UK and Ireland host nations set to enter Euro 2028 qualifying


UK and Ireland host nations set to enter Euro 2028 qualifying

Wales legend Gareth Bale (R) and UEFA president Aleksander Ceferin (C) with football fans
Wales legend Gareth Bale (R) and UEFA president Aleksander Ceferin (C) with football fansAFP
England, Scotland, Wales, Northern Ireland and the Republic of Ireland will enter qualifying for Euro 2028 despite being named hosts, the head of the English Football Association (FA) said on Tuesday.

UEFA awarded the tournament to the five-nation bid after it was unopposed, with Italy and Turkey agreeing to co-host the 2032 European Championship.

However, not all the hosts will be guaranteed passage to the 24-team tournament, according to FA chief executive Mark Bullingham.

UEFA are reportedly planning to reserve two spots for the best two performing host nations that fail to qualify.

England have only failed to qualify once for the Euro since 1984, when it was a 16-team tournament in 2008.

But making major tournaments has been a far tougher task for the other four hosts.

Northern Ireland have only reached one European Championship in their history.

Wales' only two appearances in the competition have come since it was expanded to a 24-team tournament.

Scotland's qualification for Euro 2020 was their first for any major tournament since 1998, while the Republic of Ireland are currently ranked 55th in the world.

"From our point of view, it's great to be taking part in qualifying and we want to get everyone (all five nations) there," Bullingham told Sky Sports.

"It is better to play in a tournament where it matters and we have competitive games. We're looking forward to that.

"It's always been part of our discussions with the other countries and UEFA that we would take part in qualifying. We think with the new format of European football that's the right thing to do."

'Good partnership'

England is set to provide six of the 10 venues; Wembley and the Tottenham Hotspur Stadium in London, Manchester City's Etihad Stadium, Newcastle's St James' Park, Villa Park in Birmingham and Everton's new stadium in Liverpool.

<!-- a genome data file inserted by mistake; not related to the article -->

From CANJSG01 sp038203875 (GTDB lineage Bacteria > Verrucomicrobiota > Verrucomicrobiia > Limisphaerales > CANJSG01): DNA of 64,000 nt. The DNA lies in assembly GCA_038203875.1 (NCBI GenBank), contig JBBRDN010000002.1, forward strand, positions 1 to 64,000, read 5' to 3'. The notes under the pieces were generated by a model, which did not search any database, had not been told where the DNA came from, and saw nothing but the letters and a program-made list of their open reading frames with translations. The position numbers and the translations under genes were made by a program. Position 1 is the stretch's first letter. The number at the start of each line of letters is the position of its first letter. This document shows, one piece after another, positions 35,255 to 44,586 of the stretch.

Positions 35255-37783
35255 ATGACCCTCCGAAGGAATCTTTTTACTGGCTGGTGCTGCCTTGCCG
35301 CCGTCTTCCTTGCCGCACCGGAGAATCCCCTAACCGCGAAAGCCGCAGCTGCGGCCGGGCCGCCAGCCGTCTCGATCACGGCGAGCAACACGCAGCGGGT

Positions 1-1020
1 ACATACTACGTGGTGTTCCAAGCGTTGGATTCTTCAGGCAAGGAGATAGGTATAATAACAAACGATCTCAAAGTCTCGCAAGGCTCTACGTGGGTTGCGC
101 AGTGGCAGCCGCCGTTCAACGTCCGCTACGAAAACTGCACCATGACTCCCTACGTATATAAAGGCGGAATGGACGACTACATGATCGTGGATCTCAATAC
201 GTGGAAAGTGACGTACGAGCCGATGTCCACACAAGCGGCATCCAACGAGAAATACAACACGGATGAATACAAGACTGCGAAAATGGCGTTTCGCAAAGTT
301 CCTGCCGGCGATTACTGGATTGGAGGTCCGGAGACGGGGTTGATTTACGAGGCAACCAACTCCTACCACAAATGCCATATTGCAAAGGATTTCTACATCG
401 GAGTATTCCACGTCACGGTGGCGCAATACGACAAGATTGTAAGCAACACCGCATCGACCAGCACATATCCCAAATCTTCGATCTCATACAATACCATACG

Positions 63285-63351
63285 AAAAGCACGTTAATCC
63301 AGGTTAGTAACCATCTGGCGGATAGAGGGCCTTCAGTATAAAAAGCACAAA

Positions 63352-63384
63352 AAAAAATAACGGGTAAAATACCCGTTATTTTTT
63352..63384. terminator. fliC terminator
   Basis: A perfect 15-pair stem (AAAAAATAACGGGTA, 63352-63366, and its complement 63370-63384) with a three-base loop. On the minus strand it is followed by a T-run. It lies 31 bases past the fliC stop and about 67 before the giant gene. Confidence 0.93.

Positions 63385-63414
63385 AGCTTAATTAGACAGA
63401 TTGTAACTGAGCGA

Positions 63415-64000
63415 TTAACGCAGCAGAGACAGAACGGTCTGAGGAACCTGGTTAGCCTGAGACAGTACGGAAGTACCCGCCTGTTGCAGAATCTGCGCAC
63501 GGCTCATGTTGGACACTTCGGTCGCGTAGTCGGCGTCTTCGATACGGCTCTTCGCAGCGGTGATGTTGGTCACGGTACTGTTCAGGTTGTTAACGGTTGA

Belfast, Cardiff, Dublin and Glasgow will be the other host cities.

"It's a really good partnership. We know we're going to have five games in Northern Ireland, six in Wales, Scotland and Ireland," added Bullingham.

"It's brilliant those countries are going to get a significant portion of games, particularly if they end up with some of their own home games - it will really excite the countries."

Football Association of Wales chief executive Noel Mooney confirmed Cardiff was bidding to host the opening match.

"Cardiff would be perfect for the opening match," said Mooney.

The Welsh capital, Glasgow, Dublin and Wembley are expected to be handed quarter-finals.

However, there remain doubts about the proposed Belfast venue at Casement Park.

Plans to redevelop the derelict site into a 34,000-capacity venue have been mired in controversy and hit by delays.

Wembley is also set to host both semi-finals and final as it did at Euro 2020.

The final two years ago was marred by scenes of violence as supporters stormed the gates to access the stadium.

But Bullingham said UEFA had no hesitation in returning to the home of English football for a showpiece occasion.

"They know we've spent a lot of money upgrading the stadium. They're really confident we can deliver a brilliant Euros and that's what we'll do," added Bullingham.


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